A reader writes:
In your "Carbon Off-Sets and Hollywood" post today, you said you have never driven in your life. I'm part of that club (well, I've driven, just never had a license nor owned a car). I was just wondering why you don't drive/haven't driven? Is this a personal choice?
It's a choice the way so many things in life are. I was a nerdy and reclusive teen who had no social life because of repressed homosexuality. I didn't need to go anywhere that needed a car, and the train station was a twenty-minute walk. I took public buses to high school, or a friend's dad drove me and my brother. At Oxford, there was no reason to have one. We all walked or biked everywhere. Ditto Cambridge, Massachusetts, and Washington DC, let aone Provincetown. So I never bothered to even learn, let alone get a license. I wouldn't know what to do in front of a steering wheel. So it's no grand political statement - just the culmination of a lifetime's small habits.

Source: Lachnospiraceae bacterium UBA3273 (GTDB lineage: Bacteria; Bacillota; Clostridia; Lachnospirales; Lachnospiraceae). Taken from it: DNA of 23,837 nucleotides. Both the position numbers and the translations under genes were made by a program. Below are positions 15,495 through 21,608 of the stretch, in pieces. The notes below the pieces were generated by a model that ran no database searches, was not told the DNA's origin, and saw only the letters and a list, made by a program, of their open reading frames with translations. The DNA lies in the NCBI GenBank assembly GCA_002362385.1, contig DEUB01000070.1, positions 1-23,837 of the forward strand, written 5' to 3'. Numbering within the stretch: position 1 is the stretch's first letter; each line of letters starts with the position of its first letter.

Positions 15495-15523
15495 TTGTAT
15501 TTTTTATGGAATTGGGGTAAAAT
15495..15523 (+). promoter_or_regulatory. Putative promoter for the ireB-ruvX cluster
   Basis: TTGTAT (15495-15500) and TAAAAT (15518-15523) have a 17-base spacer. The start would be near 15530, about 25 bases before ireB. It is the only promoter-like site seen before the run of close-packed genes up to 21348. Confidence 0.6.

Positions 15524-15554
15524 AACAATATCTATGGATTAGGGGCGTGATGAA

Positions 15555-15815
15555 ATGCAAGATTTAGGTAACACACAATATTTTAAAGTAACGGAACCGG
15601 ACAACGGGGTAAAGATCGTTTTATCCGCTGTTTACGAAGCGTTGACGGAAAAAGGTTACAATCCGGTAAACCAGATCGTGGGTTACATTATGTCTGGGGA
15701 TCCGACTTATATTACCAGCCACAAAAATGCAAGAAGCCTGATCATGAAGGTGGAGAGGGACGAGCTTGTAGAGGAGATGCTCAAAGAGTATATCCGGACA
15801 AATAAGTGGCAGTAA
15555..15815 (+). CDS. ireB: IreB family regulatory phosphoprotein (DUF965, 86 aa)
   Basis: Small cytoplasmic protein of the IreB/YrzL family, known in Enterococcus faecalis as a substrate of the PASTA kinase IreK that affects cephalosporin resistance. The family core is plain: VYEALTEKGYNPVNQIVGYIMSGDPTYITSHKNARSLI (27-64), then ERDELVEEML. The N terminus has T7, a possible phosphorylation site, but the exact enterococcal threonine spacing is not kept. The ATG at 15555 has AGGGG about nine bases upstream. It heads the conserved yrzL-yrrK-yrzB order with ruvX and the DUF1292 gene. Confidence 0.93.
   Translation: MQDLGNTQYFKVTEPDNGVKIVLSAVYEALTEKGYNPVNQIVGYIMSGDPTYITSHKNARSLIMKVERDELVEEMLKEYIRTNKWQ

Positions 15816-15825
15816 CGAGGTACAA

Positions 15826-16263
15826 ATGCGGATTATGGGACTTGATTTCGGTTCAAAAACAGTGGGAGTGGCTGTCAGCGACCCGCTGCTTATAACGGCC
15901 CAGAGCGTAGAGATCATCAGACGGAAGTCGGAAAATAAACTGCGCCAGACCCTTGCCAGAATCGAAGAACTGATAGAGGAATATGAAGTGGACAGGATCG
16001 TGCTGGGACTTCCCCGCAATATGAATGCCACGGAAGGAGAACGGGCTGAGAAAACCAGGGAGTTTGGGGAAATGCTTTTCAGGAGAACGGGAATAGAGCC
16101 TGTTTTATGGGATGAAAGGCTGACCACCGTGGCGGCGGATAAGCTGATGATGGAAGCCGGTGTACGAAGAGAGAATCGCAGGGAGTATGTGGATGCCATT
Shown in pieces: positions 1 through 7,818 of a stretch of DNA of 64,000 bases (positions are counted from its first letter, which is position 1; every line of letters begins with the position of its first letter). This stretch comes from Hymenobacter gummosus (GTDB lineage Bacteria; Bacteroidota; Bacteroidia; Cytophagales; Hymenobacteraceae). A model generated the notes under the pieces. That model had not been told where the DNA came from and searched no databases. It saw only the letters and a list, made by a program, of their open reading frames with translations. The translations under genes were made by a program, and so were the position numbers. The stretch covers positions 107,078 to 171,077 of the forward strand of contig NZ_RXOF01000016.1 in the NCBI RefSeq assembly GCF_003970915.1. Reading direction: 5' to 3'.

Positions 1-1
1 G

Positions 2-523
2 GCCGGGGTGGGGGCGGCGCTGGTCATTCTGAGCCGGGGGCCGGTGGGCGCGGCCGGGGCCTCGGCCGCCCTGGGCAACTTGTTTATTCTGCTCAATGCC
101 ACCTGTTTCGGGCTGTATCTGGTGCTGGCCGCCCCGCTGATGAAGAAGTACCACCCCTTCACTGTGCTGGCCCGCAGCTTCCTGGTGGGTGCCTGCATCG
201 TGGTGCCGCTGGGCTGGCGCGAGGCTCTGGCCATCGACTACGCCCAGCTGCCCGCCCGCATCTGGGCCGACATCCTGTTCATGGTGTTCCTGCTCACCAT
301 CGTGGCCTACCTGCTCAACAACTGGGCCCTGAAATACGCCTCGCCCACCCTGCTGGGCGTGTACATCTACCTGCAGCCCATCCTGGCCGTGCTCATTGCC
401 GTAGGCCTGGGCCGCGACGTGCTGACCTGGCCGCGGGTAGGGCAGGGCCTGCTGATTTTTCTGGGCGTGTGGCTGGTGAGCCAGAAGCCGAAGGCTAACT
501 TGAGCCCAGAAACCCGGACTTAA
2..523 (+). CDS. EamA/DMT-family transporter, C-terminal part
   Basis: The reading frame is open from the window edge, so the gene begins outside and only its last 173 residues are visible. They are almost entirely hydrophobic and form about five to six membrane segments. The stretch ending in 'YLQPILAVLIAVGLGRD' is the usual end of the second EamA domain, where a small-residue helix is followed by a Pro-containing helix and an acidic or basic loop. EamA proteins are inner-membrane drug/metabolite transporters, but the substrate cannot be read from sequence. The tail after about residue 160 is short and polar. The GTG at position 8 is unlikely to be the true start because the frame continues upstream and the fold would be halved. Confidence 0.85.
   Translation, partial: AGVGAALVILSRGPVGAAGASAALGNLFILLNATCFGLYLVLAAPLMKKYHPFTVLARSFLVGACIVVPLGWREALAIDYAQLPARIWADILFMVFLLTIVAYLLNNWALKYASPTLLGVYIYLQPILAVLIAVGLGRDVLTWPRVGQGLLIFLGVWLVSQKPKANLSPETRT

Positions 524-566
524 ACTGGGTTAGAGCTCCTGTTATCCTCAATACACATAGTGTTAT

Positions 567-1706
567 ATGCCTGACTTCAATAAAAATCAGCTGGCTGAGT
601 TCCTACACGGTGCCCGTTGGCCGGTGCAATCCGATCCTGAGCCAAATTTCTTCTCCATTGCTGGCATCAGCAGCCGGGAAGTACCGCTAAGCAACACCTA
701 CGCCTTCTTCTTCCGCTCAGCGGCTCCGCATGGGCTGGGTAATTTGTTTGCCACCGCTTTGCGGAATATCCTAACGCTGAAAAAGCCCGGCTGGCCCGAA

Forced to defend it, I'd simply say: For short journeys, I bike everywhere. New York is reachable by train. Everything else can be reached by plane. My other half drives me and the dogs to Provincetown each summer, but before we met, I put the beagle on an airplane. That's it, really. I have no kids, and live in an urban neighborhood where the cost and hassle of a car vastly outweigh the pluses. I certainly don't begrudge people their cars. It's a free country. Many people need them. I'm lucky and I'm happy I don't.
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